Former Republican vice presidential candidate Paul Ryan said on CNBC this morning that he "would love to see" Mitt Romney run for president again, but that he doesn't think it's likely:
"I would love to see Mitt run again. I hope he does. He's pretty emphatic in saying he won't," said Ryan.
"He obviously does well in the polls today. I think that's because the things we said in the campaign -- here's the problem we had: we were shadow boxing against big government in theory, against the president's rhetoric. Because remember, the president passed most of his program in the first half of his first term, with Pelosi and Reid running Congress. They delayed the implementation of these big laws like Obamacare, Dodd-Frank until 2013, so it's our word against their word as to what was going to transpire, then came 2013, they got reelected in 2012, and now we have big government in practice and the results look nothing like the rhetoric that was used to sell the program.
"So I do believe there is a little bit of regret. I do believe that people say, oh, gosh, this doesn't look anything like what they told me it would--you know, if you like your doctor, can you keep it, it will lower my health care costs, blah, blah, blah."
In the midst of rioting in St. Louis over the police shooting of an unarmed black teenager, the New York Times decided to stoke the embers of racial animus even further with an incendiary op-ed titled, "Can the G.O.P. Ever Attract Black Voters?"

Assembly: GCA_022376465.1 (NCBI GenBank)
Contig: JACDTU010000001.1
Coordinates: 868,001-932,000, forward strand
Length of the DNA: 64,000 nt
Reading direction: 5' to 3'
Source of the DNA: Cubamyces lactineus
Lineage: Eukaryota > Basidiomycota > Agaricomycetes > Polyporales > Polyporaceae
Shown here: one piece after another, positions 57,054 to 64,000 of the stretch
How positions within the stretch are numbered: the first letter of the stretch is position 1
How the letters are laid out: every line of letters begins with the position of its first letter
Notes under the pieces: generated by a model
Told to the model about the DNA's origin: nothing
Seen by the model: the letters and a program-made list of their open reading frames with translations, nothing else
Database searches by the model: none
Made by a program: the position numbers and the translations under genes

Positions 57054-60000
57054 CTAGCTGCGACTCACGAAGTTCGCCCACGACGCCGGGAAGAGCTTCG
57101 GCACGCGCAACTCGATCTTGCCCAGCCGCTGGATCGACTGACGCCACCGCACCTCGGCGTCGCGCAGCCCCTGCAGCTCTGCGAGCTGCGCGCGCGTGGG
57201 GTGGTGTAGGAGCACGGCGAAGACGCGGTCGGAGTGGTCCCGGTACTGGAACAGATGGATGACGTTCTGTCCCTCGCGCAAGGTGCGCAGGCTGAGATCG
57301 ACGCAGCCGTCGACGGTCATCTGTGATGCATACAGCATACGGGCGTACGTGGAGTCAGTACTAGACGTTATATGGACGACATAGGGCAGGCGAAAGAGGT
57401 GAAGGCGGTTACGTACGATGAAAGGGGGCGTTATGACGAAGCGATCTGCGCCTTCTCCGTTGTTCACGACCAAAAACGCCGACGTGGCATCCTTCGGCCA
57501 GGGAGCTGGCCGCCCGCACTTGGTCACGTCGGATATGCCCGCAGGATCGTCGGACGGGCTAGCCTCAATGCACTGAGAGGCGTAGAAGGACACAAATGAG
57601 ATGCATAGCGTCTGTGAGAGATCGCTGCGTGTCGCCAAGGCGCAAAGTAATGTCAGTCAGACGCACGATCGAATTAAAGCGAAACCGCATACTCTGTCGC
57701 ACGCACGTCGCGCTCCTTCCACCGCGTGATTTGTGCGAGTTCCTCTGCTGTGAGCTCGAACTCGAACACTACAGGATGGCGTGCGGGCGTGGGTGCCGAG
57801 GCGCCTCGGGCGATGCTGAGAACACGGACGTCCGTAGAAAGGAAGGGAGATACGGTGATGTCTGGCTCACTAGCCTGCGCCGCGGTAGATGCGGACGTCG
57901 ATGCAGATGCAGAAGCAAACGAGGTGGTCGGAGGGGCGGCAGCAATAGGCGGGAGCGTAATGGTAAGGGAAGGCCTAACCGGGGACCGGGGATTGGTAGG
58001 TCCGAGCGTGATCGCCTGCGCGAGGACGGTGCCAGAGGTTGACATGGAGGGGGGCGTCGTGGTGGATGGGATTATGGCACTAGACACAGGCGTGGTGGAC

It seems these days, everything's coming up Romney. There's talk the two-time presidential candidate and the 2012 Republican nominee ought to run for the job again in 2016. Writing in Politico magazine, Emil Henry makes "the case for Mitt Romney" and draws comparisons to Richard Nixon's political resuscitation after eight years as vice president, a failed presidential run in 1960, and a failure to win the California governor's race two years later:
PolitiFact has a pretty terrible and rather partisan history of Obamacare fact checks. However, there's one, in particular, about Obamacare that remains especially puzzling. It's the "half-true" rating the organization gave when President Obama promised that, If you like your health insurance, you can keep your health insurance under Obamacare. This was not a casually tossed-off statement by the president, either.
Former Pennsylvania senator Rick Santorum spoke Thursday at the Faith and Freedom Conference in Washington about the failure of the Republican party and its presidential nominee to speak to the concerns of middle class and working people. Politico's James Hohmann reports:
Mitt Romney expressed regret at not being the next president of the United States in a speech today at CPAC:
"Each of us in our own way is going to have to step up and meet our responsibility. I'm sorry I won't be your president," said Romney. "But I will be your co-worker and I will stand shoulder to shoulder alongside you."
When Chris Wallace asked Mitt Romney on Fox News Sunday why he lost the election, one of the reasons Romney gave was, “Obamacare was very attractive, particularly [for] those without health insurance, and they came out in large numbers to vote, so that was part of a successful campaign.” Like much of the Republican response to the 2012 election, this is exactly the opposite conclusion from that which should be drawn.